Conduril reported interim results for the first half of 2014 at the end of September. The business performed well. Revenue increased with 9.7% compared to the same period previous year while earnings increased with 6.6%. It’s a bit questionable if the company will be able to continue to grow revenues in the near future since the backlog decreased from €750 million at the end of the year to €600 million now. An overview of Conduril’s historical earnings:
What we see is that EBITDA decreased despite the growth in revenues, but earnings went up anyway thanks to a lower tax rate. Conduril has been paying lower taxes since the second half of 2013 because it is no longer double taxed on earnings from Angola: lowering the effective tax rate from more than 50% to a more normal ~30% rate. The fact that the nominal tax rate in Portugal was lowered from 25% to 23% also didn’t hurt.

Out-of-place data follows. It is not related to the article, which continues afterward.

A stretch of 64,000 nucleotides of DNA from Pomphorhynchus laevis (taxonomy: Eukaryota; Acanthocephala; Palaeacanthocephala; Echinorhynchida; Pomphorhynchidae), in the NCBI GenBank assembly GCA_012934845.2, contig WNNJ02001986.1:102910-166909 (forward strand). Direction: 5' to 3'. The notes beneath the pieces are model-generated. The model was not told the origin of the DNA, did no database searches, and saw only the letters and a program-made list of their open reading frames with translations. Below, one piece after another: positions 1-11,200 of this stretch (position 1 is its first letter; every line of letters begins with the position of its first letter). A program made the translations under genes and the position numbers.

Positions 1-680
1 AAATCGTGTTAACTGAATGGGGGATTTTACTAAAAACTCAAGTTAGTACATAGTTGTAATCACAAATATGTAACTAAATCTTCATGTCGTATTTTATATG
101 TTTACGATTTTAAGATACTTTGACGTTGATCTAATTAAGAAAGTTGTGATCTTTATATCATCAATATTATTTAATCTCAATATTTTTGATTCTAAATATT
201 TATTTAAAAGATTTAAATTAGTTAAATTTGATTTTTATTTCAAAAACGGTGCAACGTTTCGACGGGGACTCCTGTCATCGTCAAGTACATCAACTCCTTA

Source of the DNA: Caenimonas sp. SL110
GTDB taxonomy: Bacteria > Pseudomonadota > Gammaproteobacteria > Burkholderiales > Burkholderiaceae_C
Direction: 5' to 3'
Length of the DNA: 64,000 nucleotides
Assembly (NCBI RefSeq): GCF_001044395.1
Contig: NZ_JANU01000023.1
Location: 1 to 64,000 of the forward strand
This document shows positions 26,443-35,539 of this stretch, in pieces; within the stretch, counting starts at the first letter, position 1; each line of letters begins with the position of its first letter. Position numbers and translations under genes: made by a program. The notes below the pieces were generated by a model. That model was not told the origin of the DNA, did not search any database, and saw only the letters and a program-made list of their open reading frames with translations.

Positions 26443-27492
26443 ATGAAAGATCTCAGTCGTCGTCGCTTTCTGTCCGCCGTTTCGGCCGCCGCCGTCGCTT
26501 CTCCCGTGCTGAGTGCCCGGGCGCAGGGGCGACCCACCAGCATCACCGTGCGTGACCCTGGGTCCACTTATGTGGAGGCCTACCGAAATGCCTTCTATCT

The most significant development is however not found on the earnings statement, but on the balance sheet. A new entry is a €74 million asset classified as held for trading while outstanding debt increased with an almost equal amount (€67 million). These assets are certificates of public debt that Conduril received from the Angola government for past due receivables. Since Conduril has a large amount of receivables on its balance sheet this is both good and bad news. It shows that Conduril isn’t always paid on time for the public works they construct in Africa. But it also shows that the receivables are backed by the state so that the credit risk remains acceptable. Moody’s recently upgraded Angola’s credit rating from Ba3 to Ba2 with a positive outlook. Not the most solid rating, but not bad either. So don’t think it’s a big deal that it will take a bit more time to convert some of the receivables into cold hard cash.
Author is long Conduril